Start Gardening and Enrich Your Health
“To plant a garden is to believe in tomorrow,” humanitarian and actress Audrey Hepburn once said. Planting seeds in any garden provides many benefits that stretch beyond just the nutrition received from eating more fruits and vegetables.
Gardening can be helpful for people of all ages, but can be especially beneficial for the overall well-being of children. Having kids participate in gardening tasks like planting, weeding, composting and harvesting provides many rewarding impacts for their mental and physical health. Studies have shown that students who were involved in gardening programs at school had an increase in choosing healthier foods, like fruits and vegetables, over less healthy options for snacking.
Some gardening tasks, such as digging, raking and turning compost piles, are activities that promote healthier choices for children like increasing their exercise. Stress relief, improved memory and concentration, and feeling empowered to take care of one’s own health have also been shown to be benefits when children partake in gardening.
Fruit and vegetable crops can be grown year-round in North Texas. Having fresh, home-grown produce throughout the year can be very beneficial to families that garden. Typically, we grow in two main seasons – Warm Season and Cool Season. Warm Season crops generally grow between April and November while Cool Season crops are grown between September and April. Below is a list of produce items by season.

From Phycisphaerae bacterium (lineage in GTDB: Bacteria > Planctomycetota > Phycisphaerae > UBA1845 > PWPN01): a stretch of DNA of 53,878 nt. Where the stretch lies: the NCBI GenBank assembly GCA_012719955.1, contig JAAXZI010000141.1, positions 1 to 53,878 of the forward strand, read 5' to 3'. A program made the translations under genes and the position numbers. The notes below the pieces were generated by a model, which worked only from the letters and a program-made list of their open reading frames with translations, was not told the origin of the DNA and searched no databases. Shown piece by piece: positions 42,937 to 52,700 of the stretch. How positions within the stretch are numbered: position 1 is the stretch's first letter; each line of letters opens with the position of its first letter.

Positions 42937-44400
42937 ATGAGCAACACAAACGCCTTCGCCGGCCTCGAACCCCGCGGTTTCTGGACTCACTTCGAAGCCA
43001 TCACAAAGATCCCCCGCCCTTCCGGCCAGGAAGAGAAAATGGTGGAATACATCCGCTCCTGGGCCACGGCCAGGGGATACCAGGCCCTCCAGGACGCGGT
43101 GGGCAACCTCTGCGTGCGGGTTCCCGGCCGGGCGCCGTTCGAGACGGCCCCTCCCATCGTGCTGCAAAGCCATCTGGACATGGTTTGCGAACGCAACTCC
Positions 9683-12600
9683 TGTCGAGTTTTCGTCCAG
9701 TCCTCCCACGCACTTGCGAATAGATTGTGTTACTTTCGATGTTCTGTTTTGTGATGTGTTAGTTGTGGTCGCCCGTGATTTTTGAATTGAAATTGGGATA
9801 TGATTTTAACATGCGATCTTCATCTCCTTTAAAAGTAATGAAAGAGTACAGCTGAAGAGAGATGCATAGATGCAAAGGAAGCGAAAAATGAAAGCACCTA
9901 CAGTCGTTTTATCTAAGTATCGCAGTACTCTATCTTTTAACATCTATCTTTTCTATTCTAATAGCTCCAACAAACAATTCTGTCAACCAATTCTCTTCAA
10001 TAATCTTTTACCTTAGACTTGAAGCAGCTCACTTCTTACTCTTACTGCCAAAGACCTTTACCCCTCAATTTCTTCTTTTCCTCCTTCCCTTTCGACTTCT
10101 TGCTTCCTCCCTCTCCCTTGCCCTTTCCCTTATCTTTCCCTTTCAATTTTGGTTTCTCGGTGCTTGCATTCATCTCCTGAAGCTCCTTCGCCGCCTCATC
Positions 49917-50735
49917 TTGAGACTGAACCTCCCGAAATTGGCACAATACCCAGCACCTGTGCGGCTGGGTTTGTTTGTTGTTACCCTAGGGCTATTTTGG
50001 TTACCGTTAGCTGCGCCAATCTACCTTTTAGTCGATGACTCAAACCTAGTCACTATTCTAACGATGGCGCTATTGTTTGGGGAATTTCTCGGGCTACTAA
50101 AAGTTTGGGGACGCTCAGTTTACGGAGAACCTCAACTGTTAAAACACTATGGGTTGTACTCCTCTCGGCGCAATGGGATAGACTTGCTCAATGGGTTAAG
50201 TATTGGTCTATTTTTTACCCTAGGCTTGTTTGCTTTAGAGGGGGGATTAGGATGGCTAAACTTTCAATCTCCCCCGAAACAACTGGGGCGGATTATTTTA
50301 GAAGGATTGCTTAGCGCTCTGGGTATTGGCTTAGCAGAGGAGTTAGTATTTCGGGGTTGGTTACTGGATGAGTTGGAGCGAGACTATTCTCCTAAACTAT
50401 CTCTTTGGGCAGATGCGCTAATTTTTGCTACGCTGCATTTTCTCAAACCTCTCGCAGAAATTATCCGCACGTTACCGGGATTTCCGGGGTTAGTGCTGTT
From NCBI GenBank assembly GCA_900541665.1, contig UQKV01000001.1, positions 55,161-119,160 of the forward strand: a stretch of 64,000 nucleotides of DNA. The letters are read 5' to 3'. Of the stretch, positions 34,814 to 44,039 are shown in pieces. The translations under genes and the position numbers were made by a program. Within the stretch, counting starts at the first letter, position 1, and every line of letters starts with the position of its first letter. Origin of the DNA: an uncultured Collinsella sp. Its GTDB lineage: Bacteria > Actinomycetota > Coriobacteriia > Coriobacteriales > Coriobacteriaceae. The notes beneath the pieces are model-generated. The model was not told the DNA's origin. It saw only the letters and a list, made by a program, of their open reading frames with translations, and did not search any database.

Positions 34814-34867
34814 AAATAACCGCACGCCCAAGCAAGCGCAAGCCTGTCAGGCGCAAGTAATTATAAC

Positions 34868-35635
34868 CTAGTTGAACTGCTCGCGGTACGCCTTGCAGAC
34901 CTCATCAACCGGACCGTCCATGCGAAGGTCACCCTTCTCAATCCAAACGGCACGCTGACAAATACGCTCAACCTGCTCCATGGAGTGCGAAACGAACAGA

- Sweet Potatoes
- Brussels Sprouts
- Swiss Chard
As kids begin to learn more about growing their own fruits and vegetables, they will become excited to eat the produce they grow. TAFB’s Kitchen Garden Cooking School classes are a great way to learn how to prepare garden-fresh produce. Participants leave with three delicious recipes for the chosen vegetable of the month and a growing guide that will help every gardener have more success.
Here’s a delicious recipe that includes vegetables from both the warm and cool seasons. It could be made in late spring with onions, garlic, peppers and cucumbers from your backyard garden! The recipe has bursts of sweetness from the orange, fresh crisp bell peppers, refreshing cucumbers and a savory garlic and balsamic dressing.
How You Can Get Involved
Growing an edible garden can have a positive impact on children. Gardens teach them to be knowledgeable about nutrition and empower them to make healthier choices tomorrow. You can register for events and find out more information at tarrantareafoodbank.eventbrite.com.
By Lexy Vorhies
Community Food Systems Intern, Tarrant Area Food Bank